Leaders set deadline for trade breakthrough

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G8 leaders have made a last-ditch attempt to breathe life into stalled world trade talks supposed to lift millions out of poverty by ordering negotiators to kick-start the moribund process within a month.

The Doha round of trade talks, launched in 2001, was supposed to slash agricultural, industrial and service sector tariffs but has ground to a halt with all sides refusing to make the necessary compromises. A final agreement was scheduled to be reached by the end of this month, but Pascal Lamy, the director general of the World Trade Organisation, has admitted that the negotiations are "in crisis" and that more time is needed to get a deal.

Yesterday, he got another couple of weeks and a new mid-August deadline to revive the process after G8 leaders meeting in St Petersburg called for a "concerted" effort to reach an agreement by the end of this year.

Anti-poverty campaigners have warned that the talks are in danger of collapse. Negotiations have been hampered by US and European Union reluctance to cut the subsidies they pay their farmers and by a general lack of willingness in the 149-nation World Trade Organisation to compromise.

The idea of the talks is to tear down trade tariffs that are imposed on agricultural goods in order to allow farmers in the developing world a chance to compete with subsidy-rich farmers in the developed world.

The World Bank says a trade deal would pump $96bn (£52bn) into the global economy and give a much-needed impetus to free trade.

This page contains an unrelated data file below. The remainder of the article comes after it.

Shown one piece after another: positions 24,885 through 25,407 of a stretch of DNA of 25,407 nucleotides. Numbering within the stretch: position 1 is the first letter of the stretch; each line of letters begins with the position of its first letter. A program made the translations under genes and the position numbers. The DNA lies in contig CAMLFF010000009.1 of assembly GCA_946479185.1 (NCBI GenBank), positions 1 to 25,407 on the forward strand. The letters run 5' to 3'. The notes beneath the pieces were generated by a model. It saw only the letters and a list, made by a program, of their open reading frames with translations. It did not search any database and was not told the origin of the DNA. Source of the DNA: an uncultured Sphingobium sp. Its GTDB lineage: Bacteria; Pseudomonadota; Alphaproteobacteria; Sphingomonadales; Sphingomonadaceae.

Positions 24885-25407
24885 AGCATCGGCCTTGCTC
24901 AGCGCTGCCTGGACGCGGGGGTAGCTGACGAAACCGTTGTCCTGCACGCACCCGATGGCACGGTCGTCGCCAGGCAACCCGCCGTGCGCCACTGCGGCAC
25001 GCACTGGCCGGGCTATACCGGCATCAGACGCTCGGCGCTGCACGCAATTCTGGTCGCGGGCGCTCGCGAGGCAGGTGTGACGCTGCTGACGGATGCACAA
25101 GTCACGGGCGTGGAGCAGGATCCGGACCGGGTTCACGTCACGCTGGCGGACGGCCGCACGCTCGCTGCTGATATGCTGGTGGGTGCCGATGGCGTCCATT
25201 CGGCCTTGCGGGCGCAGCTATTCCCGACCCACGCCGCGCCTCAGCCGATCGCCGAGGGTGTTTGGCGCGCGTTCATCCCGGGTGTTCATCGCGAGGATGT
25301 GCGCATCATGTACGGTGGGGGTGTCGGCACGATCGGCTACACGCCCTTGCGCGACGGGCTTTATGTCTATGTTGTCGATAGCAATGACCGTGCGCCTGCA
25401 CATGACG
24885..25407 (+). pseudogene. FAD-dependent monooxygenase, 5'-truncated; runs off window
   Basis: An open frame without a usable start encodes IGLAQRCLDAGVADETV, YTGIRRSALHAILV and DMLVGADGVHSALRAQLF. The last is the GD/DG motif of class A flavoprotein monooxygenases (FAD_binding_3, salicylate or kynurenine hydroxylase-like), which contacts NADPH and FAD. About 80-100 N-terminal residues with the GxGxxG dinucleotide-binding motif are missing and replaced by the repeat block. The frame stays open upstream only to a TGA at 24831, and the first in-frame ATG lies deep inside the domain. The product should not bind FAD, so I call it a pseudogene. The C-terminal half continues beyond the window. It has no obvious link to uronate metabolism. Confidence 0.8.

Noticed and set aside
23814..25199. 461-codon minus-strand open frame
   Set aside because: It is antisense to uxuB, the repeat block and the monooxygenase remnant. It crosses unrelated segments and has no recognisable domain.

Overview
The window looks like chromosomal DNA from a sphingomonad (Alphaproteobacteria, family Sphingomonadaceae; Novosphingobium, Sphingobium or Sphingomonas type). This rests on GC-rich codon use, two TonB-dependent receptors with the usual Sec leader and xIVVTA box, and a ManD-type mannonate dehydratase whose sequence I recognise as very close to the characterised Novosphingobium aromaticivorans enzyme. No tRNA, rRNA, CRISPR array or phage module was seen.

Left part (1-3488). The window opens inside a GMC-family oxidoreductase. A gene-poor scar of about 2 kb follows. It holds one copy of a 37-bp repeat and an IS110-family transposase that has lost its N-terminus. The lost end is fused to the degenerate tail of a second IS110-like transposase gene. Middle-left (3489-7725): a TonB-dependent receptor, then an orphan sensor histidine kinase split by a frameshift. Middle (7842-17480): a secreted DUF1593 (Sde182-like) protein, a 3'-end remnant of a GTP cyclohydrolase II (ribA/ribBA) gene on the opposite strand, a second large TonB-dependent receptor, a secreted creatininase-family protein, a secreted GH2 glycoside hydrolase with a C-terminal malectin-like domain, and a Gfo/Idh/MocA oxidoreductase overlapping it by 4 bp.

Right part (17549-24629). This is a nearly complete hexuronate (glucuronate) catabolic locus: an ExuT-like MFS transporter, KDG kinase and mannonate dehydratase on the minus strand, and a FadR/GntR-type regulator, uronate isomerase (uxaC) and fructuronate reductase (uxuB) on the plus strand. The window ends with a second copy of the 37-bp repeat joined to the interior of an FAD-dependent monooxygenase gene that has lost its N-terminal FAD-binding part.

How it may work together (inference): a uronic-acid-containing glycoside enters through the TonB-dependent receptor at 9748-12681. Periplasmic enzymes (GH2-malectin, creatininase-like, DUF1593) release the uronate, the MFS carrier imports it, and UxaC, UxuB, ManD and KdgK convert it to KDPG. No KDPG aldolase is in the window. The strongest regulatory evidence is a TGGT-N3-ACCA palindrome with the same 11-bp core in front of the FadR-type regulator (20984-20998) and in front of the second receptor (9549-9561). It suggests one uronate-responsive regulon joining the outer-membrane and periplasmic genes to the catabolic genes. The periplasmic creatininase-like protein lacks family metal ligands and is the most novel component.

The French President Jacques Chirac said the talks appeared to have gone off the rails. "I am worried about the drift," he said during lunch at the G8 Summit. "We have lost sight of the needs of poor countries, particularly Africa, while the justification of the whole exercise was development."

Anti-poverty campaigners also expressed dismay. "It's disappointing to see that on substance there is simply no progress," the development charity Oxfam said in a statement. "The United States and Europe continue to mouth the rhetoric of development without offering the necessary policy reforms."

Russia, the summit host, had problems of its own with trade talks. It had hoped to clinch a deal to join the WTO at the summit to boost its already booming economy. However, thge US, the last country standing in its way, refused to sign a deal with Moscow because of Russian restrictions on its meat imports.

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